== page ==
In the last few years prosecutions and convictions for dealing with property said to represent the proceeds of crime are becoming quite common in Hong Kong and involve all sorts of individuals; from well-known businessmen to so-called “cash runners”. There have also been recent cases of lawyers being convicted. It is probably fair to state that these convictions have been something of a wake-up call for just about anyone in business in Hong Kong. For now, it appears that prosecution authorities are focusing on the dealing offence and, going forwards, one can expect more such prosecutions.
In short, it was alleged that the defendant allowed his company’s bank account to be used by a friend to launder approximately HK$14m. The money was received from third parties and held in the defendant’s company bank account for approximately four weeks before being paid out to the friend’s company in Cambodia. The money had no apparent legitimate commercial purpose and, in effect, the defendant was allowing his account to be used for banking services by his friend. The defendant had known his friend for a long time, although at the time the money was paid out the friend’s business appeared to have serious financial problems. The defendant was convicted in the District Court of dealing with property said to represent the proceeds of crime contrary to section 25(1) of OSCO and sentenced to two and a half year’s imprisonment. The sentence was upheld on appeal. The defendant appealed to the CFA.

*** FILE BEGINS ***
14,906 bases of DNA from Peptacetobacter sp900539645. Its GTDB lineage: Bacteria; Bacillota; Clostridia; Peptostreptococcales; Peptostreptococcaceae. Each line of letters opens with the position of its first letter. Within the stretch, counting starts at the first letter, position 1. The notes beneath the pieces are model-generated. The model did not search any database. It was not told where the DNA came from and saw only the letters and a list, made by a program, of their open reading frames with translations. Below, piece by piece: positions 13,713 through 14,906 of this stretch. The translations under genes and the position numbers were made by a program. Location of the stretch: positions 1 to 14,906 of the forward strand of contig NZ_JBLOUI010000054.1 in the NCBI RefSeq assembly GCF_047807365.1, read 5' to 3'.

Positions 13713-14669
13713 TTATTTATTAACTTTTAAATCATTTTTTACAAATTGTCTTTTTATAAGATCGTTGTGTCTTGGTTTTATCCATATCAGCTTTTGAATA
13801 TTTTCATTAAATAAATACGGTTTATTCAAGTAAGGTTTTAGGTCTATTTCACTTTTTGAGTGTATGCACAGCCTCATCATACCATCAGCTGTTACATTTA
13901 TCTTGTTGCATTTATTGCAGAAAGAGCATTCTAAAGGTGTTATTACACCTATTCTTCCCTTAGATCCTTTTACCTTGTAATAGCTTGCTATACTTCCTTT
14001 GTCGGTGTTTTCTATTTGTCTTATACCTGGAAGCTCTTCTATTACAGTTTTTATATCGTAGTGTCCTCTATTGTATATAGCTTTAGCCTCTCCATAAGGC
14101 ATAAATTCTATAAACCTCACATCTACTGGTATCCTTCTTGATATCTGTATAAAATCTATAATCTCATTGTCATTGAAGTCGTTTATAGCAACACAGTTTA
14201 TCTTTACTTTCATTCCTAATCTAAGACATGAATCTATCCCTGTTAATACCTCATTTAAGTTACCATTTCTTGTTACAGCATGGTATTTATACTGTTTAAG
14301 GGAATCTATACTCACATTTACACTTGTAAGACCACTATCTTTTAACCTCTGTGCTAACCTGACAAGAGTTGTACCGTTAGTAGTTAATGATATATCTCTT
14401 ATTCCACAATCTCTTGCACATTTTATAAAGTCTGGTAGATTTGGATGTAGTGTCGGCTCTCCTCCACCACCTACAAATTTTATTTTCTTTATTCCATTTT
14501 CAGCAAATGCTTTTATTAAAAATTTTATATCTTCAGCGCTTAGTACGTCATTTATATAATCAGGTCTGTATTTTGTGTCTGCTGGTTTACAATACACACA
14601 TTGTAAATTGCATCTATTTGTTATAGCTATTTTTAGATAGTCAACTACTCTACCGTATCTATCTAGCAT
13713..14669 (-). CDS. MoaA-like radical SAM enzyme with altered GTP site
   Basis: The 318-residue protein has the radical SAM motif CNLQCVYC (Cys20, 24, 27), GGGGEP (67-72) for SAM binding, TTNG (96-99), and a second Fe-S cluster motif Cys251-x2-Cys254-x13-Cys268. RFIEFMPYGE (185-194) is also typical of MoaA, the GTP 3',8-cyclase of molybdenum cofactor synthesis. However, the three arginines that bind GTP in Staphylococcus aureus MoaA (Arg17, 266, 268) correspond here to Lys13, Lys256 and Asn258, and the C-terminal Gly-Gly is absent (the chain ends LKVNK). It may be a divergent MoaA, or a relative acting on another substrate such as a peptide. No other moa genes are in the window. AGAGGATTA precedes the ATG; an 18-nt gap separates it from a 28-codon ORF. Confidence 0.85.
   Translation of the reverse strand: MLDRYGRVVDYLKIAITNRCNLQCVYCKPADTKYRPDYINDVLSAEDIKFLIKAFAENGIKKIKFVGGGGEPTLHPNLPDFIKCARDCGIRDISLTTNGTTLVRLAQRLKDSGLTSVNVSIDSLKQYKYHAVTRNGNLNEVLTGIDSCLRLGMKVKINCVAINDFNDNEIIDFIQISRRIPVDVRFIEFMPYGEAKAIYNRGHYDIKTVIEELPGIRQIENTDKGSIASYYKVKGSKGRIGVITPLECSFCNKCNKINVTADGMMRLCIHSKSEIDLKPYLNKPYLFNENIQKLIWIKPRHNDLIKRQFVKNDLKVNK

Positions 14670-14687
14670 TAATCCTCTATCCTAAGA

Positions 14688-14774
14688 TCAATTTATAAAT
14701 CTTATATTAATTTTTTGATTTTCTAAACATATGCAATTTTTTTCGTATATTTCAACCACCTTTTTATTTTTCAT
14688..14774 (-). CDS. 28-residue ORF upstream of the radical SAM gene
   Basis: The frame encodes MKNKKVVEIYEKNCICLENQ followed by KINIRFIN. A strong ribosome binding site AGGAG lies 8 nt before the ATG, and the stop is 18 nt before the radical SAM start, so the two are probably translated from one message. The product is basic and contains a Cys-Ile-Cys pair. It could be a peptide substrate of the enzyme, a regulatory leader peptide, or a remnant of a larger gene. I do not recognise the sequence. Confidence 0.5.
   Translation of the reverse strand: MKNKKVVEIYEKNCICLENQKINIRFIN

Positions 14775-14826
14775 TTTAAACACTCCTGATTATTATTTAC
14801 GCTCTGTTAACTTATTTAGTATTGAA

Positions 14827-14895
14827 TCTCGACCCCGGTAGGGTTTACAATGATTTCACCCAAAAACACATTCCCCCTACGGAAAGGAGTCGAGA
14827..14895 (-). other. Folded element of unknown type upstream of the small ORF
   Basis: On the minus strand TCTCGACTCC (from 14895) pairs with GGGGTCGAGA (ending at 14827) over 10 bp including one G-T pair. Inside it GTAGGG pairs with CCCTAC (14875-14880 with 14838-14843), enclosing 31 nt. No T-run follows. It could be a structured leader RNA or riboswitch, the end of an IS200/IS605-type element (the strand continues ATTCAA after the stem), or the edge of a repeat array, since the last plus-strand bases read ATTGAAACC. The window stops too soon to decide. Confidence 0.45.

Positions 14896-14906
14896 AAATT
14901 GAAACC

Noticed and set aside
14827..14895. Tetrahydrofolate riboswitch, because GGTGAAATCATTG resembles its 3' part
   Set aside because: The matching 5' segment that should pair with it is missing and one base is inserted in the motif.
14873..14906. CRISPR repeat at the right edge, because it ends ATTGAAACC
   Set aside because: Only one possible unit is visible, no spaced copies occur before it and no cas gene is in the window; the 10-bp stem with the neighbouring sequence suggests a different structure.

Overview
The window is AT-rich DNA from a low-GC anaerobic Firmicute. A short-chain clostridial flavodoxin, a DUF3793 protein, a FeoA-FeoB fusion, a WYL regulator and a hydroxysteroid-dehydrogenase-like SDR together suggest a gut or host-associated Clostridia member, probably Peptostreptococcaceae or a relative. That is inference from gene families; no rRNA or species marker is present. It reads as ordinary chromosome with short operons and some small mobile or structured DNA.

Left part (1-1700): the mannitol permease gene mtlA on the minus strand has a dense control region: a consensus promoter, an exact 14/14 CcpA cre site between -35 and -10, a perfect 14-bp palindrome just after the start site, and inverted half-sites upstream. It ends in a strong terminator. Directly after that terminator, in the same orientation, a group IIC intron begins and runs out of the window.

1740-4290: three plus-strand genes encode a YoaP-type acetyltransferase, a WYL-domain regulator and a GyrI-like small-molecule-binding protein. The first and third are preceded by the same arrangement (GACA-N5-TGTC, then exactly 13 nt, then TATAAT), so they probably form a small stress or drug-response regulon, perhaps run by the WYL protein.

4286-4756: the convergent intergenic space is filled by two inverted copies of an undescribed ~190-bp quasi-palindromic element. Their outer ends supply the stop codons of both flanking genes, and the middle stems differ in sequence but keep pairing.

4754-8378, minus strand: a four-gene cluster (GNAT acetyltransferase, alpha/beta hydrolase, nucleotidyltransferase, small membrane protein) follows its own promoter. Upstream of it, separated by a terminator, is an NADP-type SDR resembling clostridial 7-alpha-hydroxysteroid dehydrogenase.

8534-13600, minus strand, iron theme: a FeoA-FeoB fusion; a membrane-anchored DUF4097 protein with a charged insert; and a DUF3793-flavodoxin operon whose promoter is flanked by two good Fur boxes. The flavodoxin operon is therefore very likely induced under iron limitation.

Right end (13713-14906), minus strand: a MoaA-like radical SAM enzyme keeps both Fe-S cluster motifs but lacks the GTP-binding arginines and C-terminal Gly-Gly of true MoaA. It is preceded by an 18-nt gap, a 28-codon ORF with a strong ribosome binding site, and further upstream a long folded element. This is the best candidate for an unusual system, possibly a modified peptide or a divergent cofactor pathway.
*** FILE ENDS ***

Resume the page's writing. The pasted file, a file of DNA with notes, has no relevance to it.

The main issue before the CFA was the correct interpretation of the words “having reasonable grounds to believe” that the money represented proceeds of crime. In the lower courts, based on existing authority, these words had been applied using a combination of an objective and subjective test. The defendant’s appeal argued that (among other things) this test paid insufficient attention to his understanding of the circumstances in which he had dealt with the money received from the third parties on behalf of the friend; the “dealing” being the receipt and/or the payment out of the money. The prosecution did not pursue a case against the defendant (in the alternative) that he “knew” that the money represented the proceeds of crime.
The CFA allowed the defendant’s appeal and set aside the conviction. It also declined to order a retrial. The principal reason for the CFA’s decision to allow the appeal was that it considered the lower courts had misdirected themselves as to the law in interpreting the meaning of the words “reasonable grounds to believe” in this context. In particular, the CFA considered that the Court of Appeal had treated the words to mean (in effect) “could believe”, rather than “would believe” which were more in line with the statutory meaning of the words. Giving the leading unanimous judgment of the CFA, Spigelman NPJ (adopting a typically simplistic approach to statutory interpretation) had this to state: “As I have said above, the statutory words ‘reasonable grounds’ are perfectly understandable. There is no need for an abstract personification for purposes of their application. Similarly, these words can be applied directly and do not need further characterisation as ‘objective’ …